Obstetrics / Birth injury to the fetus

Intrauterine growth restriction (IUGR)

Intrauterine growth restriction not detected and fetal distress during labour

Success story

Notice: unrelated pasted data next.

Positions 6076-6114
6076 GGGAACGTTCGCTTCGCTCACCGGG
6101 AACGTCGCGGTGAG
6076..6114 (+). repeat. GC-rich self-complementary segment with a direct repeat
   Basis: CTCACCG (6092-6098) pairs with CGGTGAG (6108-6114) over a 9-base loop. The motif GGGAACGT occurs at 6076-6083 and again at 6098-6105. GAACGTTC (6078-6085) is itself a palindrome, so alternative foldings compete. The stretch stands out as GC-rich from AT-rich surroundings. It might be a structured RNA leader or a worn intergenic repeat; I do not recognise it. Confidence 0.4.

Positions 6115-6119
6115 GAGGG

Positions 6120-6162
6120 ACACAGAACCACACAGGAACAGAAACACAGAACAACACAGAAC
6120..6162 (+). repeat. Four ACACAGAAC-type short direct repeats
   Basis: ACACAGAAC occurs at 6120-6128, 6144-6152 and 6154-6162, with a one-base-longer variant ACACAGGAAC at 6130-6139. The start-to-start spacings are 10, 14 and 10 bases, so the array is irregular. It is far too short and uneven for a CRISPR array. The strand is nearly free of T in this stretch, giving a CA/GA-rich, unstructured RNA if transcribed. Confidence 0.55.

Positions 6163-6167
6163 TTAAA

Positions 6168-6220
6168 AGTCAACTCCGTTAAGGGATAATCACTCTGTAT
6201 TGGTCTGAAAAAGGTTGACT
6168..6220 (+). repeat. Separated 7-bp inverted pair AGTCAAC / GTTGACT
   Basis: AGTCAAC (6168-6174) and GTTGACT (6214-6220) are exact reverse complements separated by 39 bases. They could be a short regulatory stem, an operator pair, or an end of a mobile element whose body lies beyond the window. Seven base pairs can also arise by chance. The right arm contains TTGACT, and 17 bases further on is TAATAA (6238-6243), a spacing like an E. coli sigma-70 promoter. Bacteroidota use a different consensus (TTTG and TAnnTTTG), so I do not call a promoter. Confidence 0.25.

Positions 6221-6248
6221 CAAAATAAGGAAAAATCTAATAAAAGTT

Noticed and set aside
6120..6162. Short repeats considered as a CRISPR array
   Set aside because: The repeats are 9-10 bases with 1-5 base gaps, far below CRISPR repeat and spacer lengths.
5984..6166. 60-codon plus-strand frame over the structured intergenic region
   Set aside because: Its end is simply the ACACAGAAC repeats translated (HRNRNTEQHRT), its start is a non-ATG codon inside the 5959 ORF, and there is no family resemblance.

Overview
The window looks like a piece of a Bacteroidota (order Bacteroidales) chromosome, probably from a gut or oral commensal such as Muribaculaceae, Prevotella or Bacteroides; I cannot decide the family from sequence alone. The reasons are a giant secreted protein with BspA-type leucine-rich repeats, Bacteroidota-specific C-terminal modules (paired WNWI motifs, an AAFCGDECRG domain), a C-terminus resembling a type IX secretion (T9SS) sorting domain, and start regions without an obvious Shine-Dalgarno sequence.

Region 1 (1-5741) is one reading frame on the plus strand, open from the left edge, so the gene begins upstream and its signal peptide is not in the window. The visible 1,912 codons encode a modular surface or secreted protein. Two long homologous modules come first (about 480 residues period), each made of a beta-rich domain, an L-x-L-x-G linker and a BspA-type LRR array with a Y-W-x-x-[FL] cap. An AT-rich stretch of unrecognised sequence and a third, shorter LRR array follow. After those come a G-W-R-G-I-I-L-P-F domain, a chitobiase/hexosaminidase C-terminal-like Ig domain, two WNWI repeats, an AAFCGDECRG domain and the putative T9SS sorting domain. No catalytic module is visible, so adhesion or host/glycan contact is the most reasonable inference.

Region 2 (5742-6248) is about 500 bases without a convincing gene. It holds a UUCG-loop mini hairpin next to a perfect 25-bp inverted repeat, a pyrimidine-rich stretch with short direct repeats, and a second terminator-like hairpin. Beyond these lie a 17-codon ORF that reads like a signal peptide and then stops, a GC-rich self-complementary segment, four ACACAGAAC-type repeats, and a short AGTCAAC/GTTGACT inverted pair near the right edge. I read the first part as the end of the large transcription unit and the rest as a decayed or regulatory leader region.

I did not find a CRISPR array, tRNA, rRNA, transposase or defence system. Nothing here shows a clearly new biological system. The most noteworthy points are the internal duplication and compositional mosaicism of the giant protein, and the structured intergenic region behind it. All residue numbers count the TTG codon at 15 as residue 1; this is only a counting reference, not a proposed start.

Maisy had an uneventful pregnancy, but intrauterine Growth Restriction (IUGR) was not detected. She went into spontaneous labour at Term +12 days. A prolonged bradycardia was detected and so it was decided that an immediate Caesarean section should be performed. The baby, Heidi, was in poor condition, requiring resuscitation and ventilation. Hypoxic ischaemic encephalopathy (HIE) Grade 3 was diagnosed and so the baby was transferred to the Neonatal Intensive Care Unit. It was alleged that detection of IUGR would have prevented Heidi's brain damage and disibilities. However, PMS Expert Report concluded that the rapid deterioration of the fetus was caused by a totally unexpected acute hypoxic event. As soon as this was detected, the response was appropriate and the baby was delivered within 20 minutes - well within the national standard of 30 minutes. Even if the baby had been delivered 15 minutes earlier, the risks of neurological damage would have been unaltered. The case was not pursued.

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